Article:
The conviction of two men in the United Kingdom for contempt of court based on material they published on social media sites highlights the need for greater care to be exercised when publishing material online.
In 1993, James Bulger, aged two, was abducted from a shopping centre in Liverpool and murdered by two 10-year-old boys, Robert Thompson and James Venables. The trial that followed made international headlines and, at the time, Thompson and Venables were named, despite the fact that they were under-age offenders. They were both sentenced to life imprisonment.
The terms of their sentence were that they would remain in custody until the age of 18 and thereafter be released on life-long probation. Upon their release in 2001, they were both provided with new identities. In addition, an interdict was issued banning anyone from publishing, broadcasting, depicting or describing any details about the boys or their identities worldwide.
In early 2013, two individuals posted photographs on Facebook and Twitter they alleged were of Venables and Thompson as adults. The photographs were reportedly viewed or shared about 24 000 times.
One of the accused posted on his Facebook profile: “Interesting that this photograph is not allowed to be shown and there is an investigation on how it got out. What is more interesting is why they got released and protected in the first place.” The other accused stated: “I heard about it [the interdict] for a while, but posted it as people are talking about being prosecuted for putting it up and I don’t think it’s right.”
It appears – based on the content of their posts – the two men were engaging in what they believed to be a form of protest against the fact that Thompson and Venables had been provided with new identities.
After being contacted by the authorities, both men removed the photographs and apologised for their conduct. They were, nevertheless, charged with contempt of court and sentenced to nine months’ imprisonment, suspended for 15 months. The judge ruled they had clearly been aware that they were breaching a court order and that their actions had endangered the lives of not only Thompson and Venables, but any person who was mistakenly identified as being one of the two men.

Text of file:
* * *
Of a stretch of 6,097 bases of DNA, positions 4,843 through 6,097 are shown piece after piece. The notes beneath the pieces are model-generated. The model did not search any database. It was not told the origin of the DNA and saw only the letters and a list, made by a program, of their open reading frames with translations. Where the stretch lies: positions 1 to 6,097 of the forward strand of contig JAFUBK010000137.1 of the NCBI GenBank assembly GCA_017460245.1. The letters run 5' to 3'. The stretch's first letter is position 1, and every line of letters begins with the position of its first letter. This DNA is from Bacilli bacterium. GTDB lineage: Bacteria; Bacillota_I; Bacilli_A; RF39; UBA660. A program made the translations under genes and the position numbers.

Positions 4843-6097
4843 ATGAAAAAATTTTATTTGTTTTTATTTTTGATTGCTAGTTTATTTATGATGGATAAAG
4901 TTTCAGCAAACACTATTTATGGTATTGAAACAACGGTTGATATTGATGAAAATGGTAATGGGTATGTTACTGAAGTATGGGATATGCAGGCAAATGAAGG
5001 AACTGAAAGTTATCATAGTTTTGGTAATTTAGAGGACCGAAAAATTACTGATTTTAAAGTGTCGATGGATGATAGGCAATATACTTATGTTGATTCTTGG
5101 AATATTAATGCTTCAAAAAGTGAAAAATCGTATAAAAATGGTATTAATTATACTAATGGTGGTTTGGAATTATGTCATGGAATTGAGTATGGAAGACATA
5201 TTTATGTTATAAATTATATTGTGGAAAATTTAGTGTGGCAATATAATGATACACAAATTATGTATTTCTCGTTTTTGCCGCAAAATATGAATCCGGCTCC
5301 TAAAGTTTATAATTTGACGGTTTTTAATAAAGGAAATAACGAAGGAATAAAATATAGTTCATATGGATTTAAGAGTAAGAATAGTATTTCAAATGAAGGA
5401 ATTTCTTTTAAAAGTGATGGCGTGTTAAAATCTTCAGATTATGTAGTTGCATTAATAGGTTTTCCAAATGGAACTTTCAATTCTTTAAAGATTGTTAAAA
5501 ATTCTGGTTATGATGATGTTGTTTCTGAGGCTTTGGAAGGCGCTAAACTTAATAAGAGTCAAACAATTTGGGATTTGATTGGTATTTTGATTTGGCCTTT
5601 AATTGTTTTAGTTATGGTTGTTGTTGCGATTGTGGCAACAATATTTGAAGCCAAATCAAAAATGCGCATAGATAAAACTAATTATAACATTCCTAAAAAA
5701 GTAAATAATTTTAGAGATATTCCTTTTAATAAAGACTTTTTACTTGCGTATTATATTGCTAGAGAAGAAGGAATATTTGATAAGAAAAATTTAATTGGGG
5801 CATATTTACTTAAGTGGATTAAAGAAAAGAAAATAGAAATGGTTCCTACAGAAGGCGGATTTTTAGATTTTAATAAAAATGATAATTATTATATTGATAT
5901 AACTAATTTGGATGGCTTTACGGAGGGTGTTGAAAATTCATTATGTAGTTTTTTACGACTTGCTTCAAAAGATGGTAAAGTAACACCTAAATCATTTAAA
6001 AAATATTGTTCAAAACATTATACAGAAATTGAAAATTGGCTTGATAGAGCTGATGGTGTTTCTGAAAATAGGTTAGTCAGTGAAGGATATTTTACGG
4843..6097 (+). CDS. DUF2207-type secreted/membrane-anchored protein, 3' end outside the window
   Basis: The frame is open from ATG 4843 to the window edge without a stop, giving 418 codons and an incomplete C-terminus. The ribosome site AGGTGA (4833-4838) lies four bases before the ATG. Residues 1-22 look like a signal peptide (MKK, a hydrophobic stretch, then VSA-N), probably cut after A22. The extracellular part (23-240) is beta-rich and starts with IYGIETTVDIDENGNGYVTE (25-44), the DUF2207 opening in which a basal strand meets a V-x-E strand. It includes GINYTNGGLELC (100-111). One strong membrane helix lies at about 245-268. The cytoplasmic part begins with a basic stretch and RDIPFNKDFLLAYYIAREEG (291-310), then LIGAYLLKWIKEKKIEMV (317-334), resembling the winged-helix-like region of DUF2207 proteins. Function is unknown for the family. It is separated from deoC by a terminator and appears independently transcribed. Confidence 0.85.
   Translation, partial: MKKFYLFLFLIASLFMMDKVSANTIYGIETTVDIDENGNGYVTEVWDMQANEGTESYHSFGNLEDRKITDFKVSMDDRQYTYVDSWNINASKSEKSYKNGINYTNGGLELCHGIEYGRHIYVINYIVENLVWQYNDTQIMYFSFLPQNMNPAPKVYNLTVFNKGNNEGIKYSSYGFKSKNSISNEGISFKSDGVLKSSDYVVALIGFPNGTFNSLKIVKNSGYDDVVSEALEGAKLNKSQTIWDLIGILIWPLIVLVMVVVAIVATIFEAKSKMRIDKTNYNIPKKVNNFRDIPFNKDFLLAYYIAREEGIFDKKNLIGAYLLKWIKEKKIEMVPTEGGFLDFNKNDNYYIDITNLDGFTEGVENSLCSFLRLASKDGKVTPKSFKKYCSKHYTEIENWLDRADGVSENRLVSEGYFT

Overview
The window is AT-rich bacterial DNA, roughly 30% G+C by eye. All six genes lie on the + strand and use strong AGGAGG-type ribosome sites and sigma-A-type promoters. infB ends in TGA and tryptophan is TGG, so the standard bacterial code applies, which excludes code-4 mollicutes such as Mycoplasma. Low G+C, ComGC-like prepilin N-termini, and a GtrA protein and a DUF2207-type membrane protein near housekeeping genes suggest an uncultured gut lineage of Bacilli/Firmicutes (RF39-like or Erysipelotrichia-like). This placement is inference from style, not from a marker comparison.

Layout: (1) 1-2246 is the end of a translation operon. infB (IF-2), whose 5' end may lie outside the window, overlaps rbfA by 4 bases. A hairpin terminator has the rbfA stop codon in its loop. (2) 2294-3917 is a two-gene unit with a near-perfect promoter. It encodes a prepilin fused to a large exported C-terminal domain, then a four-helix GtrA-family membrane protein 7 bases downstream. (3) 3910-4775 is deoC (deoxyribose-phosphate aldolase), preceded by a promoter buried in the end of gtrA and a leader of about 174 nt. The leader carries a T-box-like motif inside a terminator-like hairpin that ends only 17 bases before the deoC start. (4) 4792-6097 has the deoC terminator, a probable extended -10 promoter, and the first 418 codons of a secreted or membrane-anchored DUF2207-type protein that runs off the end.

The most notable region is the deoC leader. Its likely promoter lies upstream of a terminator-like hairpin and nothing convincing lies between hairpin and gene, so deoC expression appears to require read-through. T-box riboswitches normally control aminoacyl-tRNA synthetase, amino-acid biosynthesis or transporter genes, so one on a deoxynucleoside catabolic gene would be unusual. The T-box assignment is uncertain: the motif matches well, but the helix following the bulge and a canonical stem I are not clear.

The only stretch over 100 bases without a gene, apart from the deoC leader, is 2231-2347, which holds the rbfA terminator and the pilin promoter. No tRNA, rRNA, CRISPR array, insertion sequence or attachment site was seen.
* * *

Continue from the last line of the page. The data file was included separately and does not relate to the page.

This case is noteworthy because it is the first time that individuals in the UK have been charged with contempt of court in relation to material published on social media. Although hundreds of people shared the same photographs posted by the two men, only the two of them were charged and convicted. One of the reasons provided by the UK authorities for their decision to charge the men was that they wanted to send out a message to the public that breaching court orders on social media has consequences.
The case illustrates that the idea of anonymity and safety in numbers, which often encourages people to breach court orders and other laws online, is dangerous. It is always open to the authorities to decide to take action against offenders who spread unlawful material on social media, even if there are hundreds of other people involved. Therefore, the fact that material has become widely available online should not be seen as a reason to publish that material if one is aware that the publication is unlawful.
The consequences of unlawfully publishing material online should be borne in mind particularly by members of the media who tweet in their personal capacity. Whereas traditionally editorial controls have filtered out unlawful material, Twitter has introduced an unprecedented element of personal control (and personal liability) over the material that is published. This brings with it the need for journalists to familiarise themselves with and keep abreast of what they are not permitted to publish, particularly when it comes to statutory restrictions on reporting and court orders.
A case in point in the South African context is the regular publication of the identities of individuals involved in divorce proceedings. According to a court order issued by the Constitutional Court, no person is permitted to publish the identity of a person involved in divorce proceedings without obtaining the prior permission of the court that is presiding over the divorce proceedings. Although this prohibition has been in place since 2009, it has generally been honoured more in the breach than in the observance. Despite the widespread disregard for the court order, journalists who tweet the names of people involved in divorce proceedings are opening themselves up to contempt proceedings.
Although there is limited case law involving material published on social media in South Africa, our courts will undoubtedly follow a similar path to that adopted by the UK courts in should such prosecutions be initiated in South Africa.